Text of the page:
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LostInParadise's avatar

Can you solve this connect the dots problem?

Asked by LostInParadise (23378points) December 16th, 2010

Suppose that you draw 10 dots and you want to connect them with lines so that every dot is connected to exactly 3 others. Can you come up with a strategy for doing this? It is okay if the lines cross each other.

This is a kind of aha! problem where, after thinking about it for a while, the answer comes all at once.

I suppose I could have made up a story around the problem, like having 10 people at a meeting arrange things so each person speaks to exactly 3 others, but the problem is easier to solve if you think of it in terms of dots and lines.

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12 Answers

NanoBiscuit's avatar

How about a pyramid format, one dot, then a row with two, then a row of three, and the last row of four, allowing for 18 lines?

Or, an octagon shaped configuration, of two dots, two rows of three, last row of two, allowing for 19 lines?

Or, are these even related to the question?

Edit: nope, i was thinking of lines not connections of one to three.

sumitnxt's avatar

make a circle with 9 dots on the border and each dot connected to the the 10th dot at the centre. now erase the circle leaving behind the dots and join each of the two adjacent dots using lines.
Nope the central one is going to get connected with more than 3 in this case.

FireMadeFlesh's avatar

Make a circle of all ten dots. Connect each dot to the two either side of it, and the one directly across from it. If done correctly, this can be done without lifting the pen from the page.

sumitnxt's avatar

here is one way… link

LostInParadise's avatar

Nicely done @FireMadeFlesh and @sumitnxt . The lines cannot be drawn without lifting the pencil, as was explained by Euler in the Konigsberg bridge problem. When you trace the lines, each node except the first and last must have an even number of lines connecting it, because each time the node is visited on one link, it must be exited on another.

I came up with another solution. Hint: Think 3D

LostInParadise's avatar

This is the way I solved the problem. Divide the 10 points into two groups of 5. Connect each group of 5 as a pentagon. Then connect corresponding points of each penatgon. If you imagine this in 3 dimensions then you can think of the two pentagons as the top and bottom of a solid, which is called a prism for those who forgot their high school geometry.

What I like about this is that it generalizes to having higher numbers of connections for numbers of points divisible by 2^n. For example 20 points can be connected so that each point connects to 4 others by dividing the 20 points into two groups of 10. Use some method to connect each of the 10 points so each point within the 10 is connected to 3 others. Then connect corresponding points of the two groups of 10 to have all the points connected to 4 others.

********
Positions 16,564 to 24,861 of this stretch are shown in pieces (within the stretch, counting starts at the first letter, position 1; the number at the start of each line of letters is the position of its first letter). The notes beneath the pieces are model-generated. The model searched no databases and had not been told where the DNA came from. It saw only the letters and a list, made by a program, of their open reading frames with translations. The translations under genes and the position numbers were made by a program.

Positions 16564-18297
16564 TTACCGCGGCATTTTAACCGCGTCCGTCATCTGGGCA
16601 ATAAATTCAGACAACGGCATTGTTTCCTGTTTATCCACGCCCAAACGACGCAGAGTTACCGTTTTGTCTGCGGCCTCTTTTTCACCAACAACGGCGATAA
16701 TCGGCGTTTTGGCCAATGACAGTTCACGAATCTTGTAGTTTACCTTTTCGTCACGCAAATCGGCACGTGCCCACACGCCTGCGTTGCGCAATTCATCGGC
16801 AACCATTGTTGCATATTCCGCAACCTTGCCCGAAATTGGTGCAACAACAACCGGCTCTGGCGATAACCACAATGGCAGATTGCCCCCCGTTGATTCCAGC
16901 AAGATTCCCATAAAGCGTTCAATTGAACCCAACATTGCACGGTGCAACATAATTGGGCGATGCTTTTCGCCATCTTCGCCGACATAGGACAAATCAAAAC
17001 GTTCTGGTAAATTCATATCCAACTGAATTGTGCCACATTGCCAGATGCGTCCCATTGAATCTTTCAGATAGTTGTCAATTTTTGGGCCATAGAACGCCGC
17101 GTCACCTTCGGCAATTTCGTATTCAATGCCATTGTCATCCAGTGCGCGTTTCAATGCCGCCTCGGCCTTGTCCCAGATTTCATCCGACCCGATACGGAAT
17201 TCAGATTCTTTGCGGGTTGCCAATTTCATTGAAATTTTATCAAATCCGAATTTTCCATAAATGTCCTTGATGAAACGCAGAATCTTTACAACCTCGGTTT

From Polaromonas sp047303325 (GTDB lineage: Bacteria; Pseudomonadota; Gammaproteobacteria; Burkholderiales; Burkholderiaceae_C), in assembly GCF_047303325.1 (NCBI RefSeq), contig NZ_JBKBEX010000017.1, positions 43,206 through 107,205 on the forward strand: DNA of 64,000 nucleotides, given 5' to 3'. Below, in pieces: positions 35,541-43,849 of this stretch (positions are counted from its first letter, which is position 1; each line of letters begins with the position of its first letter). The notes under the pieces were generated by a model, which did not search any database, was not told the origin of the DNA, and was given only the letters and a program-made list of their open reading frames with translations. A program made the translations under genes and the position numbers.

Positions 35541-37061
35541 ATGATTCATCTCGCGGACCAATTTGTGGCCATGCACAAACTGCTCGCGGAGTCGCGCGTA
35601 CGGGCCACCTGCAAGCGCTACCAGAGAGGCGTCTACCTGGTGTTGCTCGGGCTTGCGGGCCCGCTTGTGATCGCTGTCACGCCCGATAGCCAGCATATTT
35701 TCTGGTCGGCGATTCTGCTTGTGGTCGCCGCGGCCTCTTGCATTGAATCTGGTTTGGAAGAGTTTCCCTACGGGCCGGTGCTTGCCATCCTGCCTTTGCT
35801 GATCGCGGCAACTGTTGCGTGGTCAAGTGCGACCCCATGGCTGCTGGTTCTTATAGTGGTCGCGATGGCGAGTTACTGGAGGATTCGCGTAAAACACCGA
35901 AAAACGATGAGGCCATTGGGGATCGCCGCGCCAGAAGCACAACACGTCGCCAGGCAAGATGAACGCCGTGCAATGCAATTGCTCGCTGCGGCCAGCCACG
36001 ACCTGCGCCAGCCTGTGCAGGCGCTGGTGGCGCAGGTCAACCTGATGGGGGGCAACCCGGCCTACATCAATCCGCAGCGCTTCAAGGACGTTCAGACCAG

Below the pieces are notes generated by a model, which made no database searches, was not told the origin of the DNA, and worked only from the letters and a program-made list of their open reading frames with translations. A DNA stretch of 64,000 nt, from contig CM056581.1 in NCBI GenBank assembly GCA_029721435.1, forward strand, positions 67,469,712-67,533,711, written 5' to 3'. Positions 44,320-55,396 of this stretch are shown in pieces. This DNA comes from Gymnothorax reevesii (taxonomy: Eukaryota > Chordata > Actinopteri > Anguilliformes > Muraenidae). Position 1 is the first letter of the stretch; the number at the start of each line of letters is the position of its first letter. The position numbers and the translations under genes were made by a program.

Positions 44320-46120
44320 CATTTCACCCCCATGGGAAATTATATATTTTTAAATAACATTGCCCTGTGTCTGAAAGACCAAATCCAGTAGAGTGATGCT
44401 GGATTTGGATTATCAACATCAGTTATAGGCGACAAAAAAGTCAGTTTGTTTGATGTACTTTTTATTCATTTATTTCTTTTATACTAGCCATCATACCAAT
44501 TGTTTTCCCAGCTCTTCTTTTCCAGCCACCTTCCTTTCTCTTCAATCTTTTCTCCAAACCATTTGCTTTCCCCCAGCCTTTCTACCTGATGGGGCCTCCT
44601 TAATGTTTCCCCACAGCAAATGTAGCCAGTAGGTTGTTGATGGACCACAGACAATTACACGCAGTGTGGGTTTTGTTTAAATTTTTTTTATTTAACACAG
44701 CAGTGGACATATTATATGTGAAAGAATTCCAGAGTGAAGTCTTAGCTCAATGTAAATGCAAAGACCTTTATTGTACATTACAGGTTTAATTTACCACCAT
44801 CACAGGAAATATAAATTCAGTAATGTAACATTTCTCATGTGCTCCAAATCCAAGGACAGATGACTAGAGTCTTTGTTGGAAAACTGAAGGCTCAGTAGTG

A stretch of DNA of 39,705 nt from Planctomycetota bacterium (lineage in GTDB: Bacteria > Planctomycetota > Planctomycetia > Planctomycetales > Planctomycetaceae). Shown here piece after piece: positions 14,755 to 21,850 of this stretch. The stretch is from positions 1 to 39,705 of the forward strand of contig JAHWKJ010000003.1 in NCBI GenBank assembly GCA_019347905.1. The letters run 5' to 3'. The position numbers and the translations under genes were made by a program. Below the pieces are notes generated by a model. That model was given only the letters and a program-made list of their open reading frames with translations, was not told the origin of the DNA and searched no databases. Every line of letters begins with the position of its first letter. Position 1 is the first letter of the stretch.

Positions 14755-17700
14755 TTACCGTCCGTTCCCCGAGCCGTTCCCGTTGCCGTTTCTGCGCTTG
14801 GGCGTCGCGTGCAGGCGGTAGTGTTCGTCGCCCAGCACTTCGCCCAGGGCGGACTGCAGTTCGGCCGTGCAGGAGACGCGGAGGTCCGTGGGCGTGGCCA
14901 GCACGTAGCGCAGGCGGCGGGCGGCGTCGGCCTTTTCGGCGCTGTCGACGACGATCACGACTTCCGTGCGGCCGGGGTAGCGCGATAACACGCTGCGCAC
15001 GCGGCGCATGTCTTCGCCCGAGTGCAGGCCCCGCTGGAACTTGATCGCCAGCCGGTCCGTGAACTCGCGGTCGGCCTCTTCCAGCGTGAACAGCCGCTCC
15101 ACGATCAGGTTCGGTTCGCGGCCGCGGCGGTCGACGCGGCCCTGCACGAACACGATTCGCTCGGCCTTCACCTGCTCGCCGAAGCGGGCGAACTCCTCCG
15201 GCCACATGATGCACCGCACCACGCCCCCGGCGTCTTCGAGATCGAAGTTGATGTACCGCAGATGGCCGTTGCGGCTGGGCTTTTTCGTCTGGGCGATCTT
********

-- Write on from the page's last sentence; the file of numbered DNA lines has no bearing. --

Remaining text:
6rant6's avatar

@LostInParadise Too bad your original solution didn’t mention the part about not lifting pencil from paper. I would like to have seen if people went 3-d.

Your use of “Dot” rather than “Point” makes me think of drawing on a piece of paper – in other words in 2-d.

Also, I am totally at a loss to see how putting this in a word problem story can include an analog to “Without lifting the pencil from the paper”. I’m sure someone has an idea…

LostInParadise's avatar

Like I said, it is impossible to do the drawing without either lifting the pencil or retracing a line. Consider any point other than the first or last to be connected. The point has 3 lines connecting it. One line will be used to visit it from a previous point. A second line will be used to move to the next point. That leaves one line remaining. When you follow that line to visit the point again, there is no way of leaving. All 3 connecting lines have been used up.

Going 3d was just a way of helping to visualize the connections. The same connections can be made in 2d. The nice thing about visualizing in 3d is that the connections are made without crossing any lines.

gasman's avatar

According to rules discovered & proven by Euler almost 300 years ago, since the graph has more than two odd vertices (in this case, there are 10 vertices, all of them joining 3 edges, which makes them odd) then a so-called Euler circuit does not exist – meaning that you’ll have to lift your pencil off the paper (or retrace some of the lines) to complete the diagram. [ Ref. ]

FireMadeFlesh's avatar

@gasman Oops. I just realised that my method really does require the pen to leave the page. Thanks!

6rant6's avatar

Does this work as a story problem?

Ten math geeks participate in a Secret Santa gift exchange at the office. In this version, each person is assigned three people to give gifts to. And each person is to receive three gifts.

The day of the exchange, one person is chosen to give a gift. They give one of their three gifts away. Then the person who received that gift gives one of theirs away… and so on. They continue until the person receiving a package has none to give.

Is it possible that all the gifts can be exchanged without having to start over? Remember these are math geeks who can arrange the giving pattern and the exchange pattern to accomplish this end.

LostInParadise's avatar

I like your thinking, but the gift giving would have to be mutual since the line counts as a connection for both dots. What you are describing would be good for a different type of problem, which could be modeled by what is called a digraph (short for directed graph) where the connections are arrows that go in just one direction.

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